It’s Tarkin who is the cold, dispassionate face of a bloated bureaucracy grown too large to sustain itself economically and is forced to rule by suppression. It’s an empire run by the unthinking, banal, human evil we see in our own world.

As soon as we see the Emperor in Episode V, everything changes and by Episode VI, Return of the Jedi, it’s completely altered. The Empire is now the playground for an insane, megalomaniacal wizard.  The plight of the rebels goes from fighting a system of government that’s slid out of control and has begun to turn a blind eye to the atrocities committed in the name of maintaining order, to fighting against cartoon henchmen under the sway of an evil magician. It changes the very nature of everything in the saga from the political situation to the psychology of those involved. It’s a completely different story set in a very different universe.

Everything in A New Hope has a certain sense of reality about it. From the aging technology in Mos Eisley, to what we understand of this crumbling Republic which has just been disbanded, to moisture farms, to the droids. It’s a world far removed from our own, but still very similar.

Even this thing called The Force that these relics (Obi Wan and Vader) from some old monk order seem to be able to use is a very muted kind of magic compared to the unlimited source of power we later come to understand it as. In Episode IV it was something you could almost believe you could personally tap into. Let go of your feelings. Feel the Force flow through you. Is this what happens when we meditate and focus and can suddenly make that 2-point basketball shot? Even if we know it’s not, it’s a magic we can relate to.

It’s so subtle that Han Solo doesn’t even really believe it exists. What kind of a halfwit, after all those massive Jedi wars of the Prequels, wouldn’t believe in The Force? It’d be like us not believing atomic bombs were used in WWII. The way we see The Force in A New Hope, it makes sense he wouldn’t believe in it. It really would just look like “luck” to him. It’s more interesting that way than Yoda and Vader being able to throw giant metal cases around hanger bays like overstuffed pillows with the mere flick of a finger.

Perhaps I see Star Wars Episode IV with too literal an eye. But it’s the eye with which I fell in love with that story 35 years ago. Even when I saw it at the age of 8, The Empire Strikes Back never sat right with me and I wasn’t able to put my finger on why. Since I was only 8, I just thought it was because I didn’t like Han getting Leia instead of Luke and it ends on a bullshit cliffhanger.

Now that I’ve had a few more years to think about it, I understand I’m still waiting for the proper sequel to that movie I saw in the summer of 1977. A movie I still love above all others.

So, May the 4th be with me!

But not The 1st, 2nd, 3rd, 5th or 6th.


Episode 142 – LEGO

March 27, 2012

Click to listen to LEGO podcast

 

LEGO: The Building Blocks of Our Society?

In nostalgic conversations about childhood, one of the only toys almost everyone agrees on is LEGO. Appealing to a common creative node in our brains, since the 1950s boys and girls have embraced the brightly coloured gender-neutral building blocks. Well, until about the turn of the century anyway when LEGO suddenly became “for boys only”.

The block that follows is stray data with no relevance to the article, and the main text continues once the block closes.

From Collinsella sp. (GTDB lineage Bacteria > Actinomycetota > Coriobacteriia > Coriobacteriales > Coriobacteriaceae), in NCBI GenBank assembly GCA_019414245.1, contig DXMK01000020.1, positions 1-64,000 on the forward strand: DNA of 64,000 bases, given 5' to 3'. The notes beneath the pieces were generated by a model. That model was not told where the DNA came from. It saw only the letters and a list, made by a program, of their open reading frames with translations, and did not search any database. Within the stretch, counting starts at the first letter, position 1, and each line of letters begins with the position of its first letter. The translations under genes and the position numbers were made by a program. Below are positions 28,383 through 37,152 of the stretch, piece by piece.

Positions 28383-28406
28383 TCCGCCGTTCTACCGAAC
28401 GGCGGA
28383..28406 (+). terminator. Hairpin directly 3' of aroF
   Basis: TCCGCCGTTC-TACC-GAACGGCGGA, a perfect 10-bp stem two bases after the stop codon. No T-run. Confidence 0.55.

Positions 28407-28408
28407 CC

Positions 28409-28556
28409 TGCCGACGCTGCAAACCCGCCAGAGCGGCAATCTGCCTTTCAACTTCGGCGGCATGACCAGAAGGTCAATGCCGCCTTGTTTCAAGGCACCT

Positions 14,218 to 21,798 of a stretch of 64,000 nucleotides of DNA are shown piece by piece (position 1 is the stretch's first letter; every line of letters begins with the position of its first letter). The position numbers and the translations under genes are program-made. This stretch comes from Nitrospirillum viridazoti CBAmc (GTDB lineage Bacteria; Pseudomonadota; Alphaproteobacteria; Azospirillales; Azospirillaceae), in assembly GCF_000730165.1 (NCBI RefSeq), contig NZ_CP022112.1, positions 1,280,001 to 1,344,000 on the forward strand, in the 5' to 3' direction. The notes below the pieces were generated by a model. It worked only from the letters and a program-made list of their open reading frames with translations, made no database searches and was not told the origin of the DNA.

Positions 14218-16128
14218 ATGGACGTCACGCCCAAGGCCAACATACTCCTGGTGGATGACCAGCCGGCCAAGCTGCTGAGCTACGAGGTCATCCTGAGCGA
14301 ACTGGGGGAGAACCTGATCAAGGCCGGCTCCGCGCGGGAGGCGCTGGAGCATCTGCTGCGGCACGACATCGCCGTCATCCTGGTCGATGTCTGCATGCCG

Of course, it wasn’t sudden if you were paying attention to the LEGO shelves in the big corporate toy stores. Slowly the service station and farm sets made way for yet another Star Wars set. Then BioniclePirates of the Carribean and Harry Potter started taking up the lion’s share of space. Plain old regular LEGO even found itself making way for surprisingly violent non-franchise lines such as Ninjago, Dino, Alien Conquest, Kingdoms, Racers, and even City which is like more traditional LEGO sets but an extreme version populated exclusively with cops and firemen.

Young Boys’ Club

Just take a look at the screen capture (below) of the LEGO website and see how “boy-centric” LEGO has become. You have to scroll down just to see “Bricks and More” (which is the completely underwhelming name for “starter sets”).

Click to embiggen

Click to see full product line

Now, of course there are plenty of girls out there who would love to play with Pharaoh’s Quest, DC Universe Superheroes, or Technic, but there’s plenty more suburban moms fully-indoctrinated into stereotypical gender roles who would never buy them these sets.

So what at first seemed like the pointless and backwards move on LEGO’s part, there might actually be a need for the new “girl-centric” Friends line. There’s absolutley no way merchandisers were going to ever be able to get stores to give up Star Wars shelf space for boring old basic sets. LEGO needed to make a splash. They needed to produce something for the media to get excited about; for people to get angry and blog about. Something blatantly, sexistly pink.

Making Friends

Unfortunately, it seems like instead of bringing girls and boys together they’ve seemingly segregated them by creating a more Bratz-like alternative to the iconic Minifigs. They’re making it easy for the suburbanites by saying “This is not Little Johnny’s LEGO, this is something completely different.

Not that kids ultimately abide these toy segregations, I remember seeing Han Solo having tea in a Littlest Pet Shop somewhere.

But it’s still unfortunate LEGO has wedged a separator-tool in between the “boy” and “girl” bricks because when we had a chance to see them in action at the mall a few weeks ago, they’re actually far better than the franchise-oriented sets they’ve been producing for the last decade or so.